Michael Brennan Smith
Bowl coating is probably the pipe world’s biggest controversy. Pipe makers assert that the prudent course to prevent burnout is coating the bowls of their pipes even though very few, coated or uncoated, burnout. Carvers want to afford their pipes every protection, feeling, like Bob Dylan in his song, "A Hard Rain’s Gonna Fall," that burnout is as sure as rain. However this article insists that rain must fall.
Do carvers see this issue best? In my experience, consisting of owning and smoking 100 pipes of many different brands through 15 years, I have not had a single burnout. 15 years X 365 days X 3 bowls a day equals 16.5K smokes, and not one burnout. GL Pease gathered more extensive statistics attesting to drought, not rain, writing about his findings in this magazine’s "Out of the Ashes" on February 12, 2013, saying:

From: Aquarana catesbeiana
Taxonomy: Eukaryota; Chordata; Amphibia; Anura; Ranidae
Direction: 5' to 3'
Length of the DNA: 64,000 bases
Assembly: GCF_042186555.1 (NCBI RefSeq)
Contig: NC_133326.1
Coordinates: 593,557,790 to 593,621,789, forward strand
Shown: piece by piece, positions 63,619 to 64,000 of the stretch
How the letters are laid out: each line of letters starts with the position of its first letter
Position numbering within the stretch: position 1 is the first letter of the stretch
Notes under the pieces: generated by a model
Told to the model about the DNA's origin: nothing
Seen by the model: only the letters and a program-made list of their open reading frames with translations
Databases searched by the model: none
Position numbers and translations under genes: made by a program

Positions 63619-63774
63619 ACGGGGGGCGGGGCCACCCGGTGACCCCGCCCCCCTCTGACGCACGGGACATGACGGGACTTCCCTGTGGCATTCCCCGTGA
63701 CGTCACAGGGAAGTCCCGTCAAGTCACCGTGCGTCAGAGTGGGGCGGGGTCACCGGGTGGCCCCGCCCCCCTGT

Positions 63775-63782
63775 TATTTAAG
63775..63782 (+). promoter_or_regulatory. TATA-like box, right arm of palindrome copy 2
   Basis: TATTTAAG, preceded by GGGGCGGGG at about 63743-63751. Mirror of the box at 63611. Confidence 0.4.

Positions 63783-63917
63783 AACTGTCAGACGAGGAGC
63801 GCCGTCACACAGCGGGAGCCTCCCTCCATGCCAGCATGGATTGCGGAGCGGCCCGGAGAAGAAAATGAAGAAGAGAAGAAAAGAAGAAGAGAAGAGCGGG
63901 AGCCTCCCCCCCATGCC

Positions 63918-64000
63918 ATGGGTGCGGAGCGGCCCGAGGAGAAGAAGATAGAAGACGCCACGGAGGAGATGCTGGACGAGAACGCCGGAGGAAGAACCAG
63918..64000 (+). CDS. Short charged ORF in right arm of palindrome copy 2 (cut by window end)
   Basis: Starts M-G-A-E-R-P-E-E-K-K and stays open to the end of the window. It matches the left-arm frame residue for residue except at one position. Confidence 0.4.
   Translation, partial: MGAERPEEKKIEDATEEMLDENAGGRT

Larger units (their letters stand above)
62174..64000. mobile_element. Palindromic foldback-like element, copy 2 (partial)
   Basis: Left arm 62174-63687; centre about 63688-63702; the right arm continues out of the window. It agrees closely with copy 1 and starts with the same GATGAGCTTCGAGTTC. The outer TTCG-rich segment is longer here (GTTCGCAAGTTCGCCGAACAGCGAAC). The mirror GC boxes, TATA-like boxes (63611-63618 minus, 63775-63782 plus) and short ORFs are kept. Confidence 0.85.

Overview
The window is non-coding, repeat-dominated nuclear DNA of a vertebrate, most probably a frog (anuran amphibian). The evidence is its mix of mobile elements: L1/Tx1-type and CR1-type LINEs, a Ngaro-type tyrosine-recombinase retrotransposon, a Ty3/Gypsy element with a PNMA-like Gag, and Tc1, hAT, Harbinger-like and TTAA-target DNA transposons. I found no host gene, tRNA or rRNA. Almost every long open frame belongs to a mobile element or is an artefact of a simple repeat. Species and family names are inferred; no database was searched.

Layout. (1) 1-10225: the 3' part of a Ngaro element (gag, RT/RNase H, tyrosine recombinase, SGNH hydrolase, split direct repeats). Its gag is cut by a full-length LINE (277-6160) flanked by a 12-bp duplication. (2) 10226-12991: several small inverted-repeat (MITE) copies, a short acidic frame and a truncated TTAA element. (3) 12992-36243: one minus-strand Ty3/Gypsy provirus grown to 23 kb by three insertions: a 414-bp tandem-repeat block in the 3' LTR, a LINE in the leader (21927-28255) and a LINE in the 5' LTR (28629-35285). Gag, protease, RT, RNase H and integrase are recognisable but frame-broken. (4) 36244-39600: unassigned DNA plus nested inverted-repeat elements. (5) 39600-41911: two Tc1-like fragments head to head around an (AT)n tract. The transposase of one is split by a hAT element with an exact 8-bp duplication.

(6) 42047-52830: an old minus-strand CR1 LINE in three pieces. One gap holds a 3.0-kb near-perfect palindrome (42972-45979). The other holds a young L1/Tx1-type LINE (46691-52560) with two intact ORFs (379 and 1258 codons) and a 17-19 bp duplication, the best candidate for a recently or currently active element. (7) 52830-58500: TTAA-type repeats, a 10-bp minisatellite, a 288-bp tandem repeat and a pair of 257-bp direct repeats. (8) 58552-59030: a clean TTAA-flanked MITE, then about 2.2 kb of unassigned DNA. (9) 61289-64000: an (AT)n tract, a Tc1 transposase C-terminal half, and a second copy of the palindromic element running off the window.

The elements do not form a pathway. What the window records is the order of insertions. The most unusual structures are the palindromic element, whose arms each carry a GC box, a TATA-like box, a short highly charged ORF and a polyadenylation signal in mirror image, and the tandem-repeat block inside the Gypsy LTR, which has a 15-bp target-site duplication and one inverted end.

Most burnouts are the result of a flaw in the briar, usually a soft spot, or a void just below the surface of the wood. When such a pipe burns out, there’s no way to know if a bowl coating of any kind would have prevented it, and if it does not, there’s no way to know if it was the bowl coating that was responsible for its durability, so all we really have is anecdotal evidence. (As I mentioned, the only two pipes I’ve ever owned that burned out had heavily coated chambers.)